2020, t. 3, nr 1 (5), poz. 6
2020, Vol. 3, No. 1 (5), item. 6
The Constitutional Court was strongest (in terms of activism and legitimacy) at the early stages of democratic transition, the very moment when it was expected to be the most vulnerable. And effective end of the constitutional adjudication happened quarter a century after the regime change, when constitutional democracy appeared strong and well entrenched. To explain this puzzle, this paper proposes three political-economy models of constitutional court position. First – ‘the court of peers’ – assumes political selection of constitutional judges to provide representation of ideological sensitivities, and largely consensual decision-making inside the Court. Second – ‘the Constitutional Chamber of the Supreme Court’ – assumes de-politicized selection procedures, downplays ideological sensitivities and encourages dissent. Third – called the ‘Third Chamber of the Parliament’ – amounts to the dismantling of the constitutional adjudication, as political selection of constitutional judges transforms Court in yet another majoritarian institution pursuing party goals. It is argued, that the negotiated nature of Polish transition created demand for ‘the court of peers’ sort of institution, thereby fostering Constitutional Court legitimacy among politicians and restraining them form assaults on its independence. However fundamental shift in the political landscape observed in 2005 – diminishing of the post-communist formation and the ascent of two post-Solidarity parties led by new generation of leaders – shattered this consensus and resulted in Constitutional Court erosion towards the ‘Third Chamber of the Parliament’.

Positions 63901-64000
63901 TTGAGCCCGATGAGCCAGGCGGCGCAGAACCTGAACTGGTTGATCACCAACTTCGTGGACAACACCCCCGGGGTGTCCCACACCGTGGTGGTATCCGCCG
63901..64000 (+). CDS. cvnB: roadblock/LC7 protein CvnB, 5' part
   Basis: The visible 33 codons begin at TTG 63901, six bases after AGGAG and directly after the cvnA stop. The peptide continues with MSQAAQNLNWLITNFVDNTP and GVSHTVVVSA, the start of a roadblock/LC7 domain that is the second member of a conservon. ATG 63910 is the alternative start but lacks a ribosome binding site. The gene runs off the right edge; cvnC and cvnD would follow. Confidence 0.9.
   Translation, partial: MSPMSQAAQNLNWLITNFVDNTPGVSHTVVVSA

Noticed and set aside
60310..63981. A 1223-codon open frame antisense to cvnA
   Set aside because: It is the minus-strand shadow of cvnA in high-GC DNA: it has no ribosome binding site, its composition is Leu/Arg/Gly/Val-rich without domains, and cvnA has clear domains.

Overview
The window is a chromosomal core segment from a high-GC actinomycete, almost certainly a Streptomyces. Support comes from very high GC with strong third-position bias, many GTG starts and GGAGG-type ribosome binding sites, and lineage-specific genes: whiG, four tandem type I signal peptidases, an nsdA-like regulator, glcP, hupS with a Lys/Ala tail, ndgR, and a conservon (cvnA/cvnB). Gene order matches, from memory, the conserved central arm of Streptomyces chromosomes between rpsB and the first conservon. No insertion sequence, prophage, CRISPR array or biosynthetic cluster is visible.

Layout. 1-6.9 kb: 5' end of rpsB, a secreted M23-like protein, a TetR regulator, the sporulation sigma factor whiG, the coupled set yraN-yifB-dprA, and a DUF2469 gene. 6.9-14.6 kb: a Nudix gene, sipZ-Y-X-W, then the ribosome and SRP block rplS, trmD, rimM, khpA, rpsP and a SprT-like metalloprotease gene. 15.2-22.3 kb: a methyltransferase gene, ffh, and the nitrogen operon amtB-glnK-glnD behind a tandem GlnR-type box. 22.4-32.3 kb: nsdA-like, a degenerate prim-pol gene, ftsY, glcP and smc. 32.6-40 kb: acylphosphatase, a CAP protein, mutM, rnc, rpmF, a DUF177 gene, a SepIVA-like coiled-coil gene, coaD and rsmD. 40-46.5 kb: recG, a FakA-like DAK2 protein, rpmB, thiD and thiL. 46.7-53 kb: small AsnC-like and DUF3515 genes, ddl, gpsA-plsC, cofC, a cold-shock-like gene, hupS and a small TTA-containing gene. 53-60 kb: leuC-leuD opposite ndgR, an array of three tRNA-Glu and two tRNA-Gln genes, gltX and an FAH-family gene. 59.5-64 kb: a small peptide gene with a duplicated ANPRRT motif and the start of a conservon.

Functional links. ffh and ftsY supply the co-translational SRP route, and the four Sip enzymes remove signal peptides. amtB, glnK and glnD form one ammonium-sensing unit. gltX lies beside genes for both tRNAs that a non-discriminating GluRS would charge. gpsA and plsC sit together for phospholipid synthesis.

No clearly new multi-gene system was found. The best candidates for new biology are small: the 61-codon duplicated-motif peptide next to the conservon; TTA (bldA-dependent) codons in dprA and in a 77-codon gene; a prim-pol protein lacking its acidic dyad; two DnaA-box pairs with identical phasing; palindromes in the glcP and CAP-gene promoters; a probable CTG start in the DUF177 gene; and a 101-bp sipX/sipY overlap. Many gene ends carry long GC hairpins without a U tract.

Keywords: Polish constitutional crisis, constitutional court, judicial independence, democratic transition.
This article is published in Polish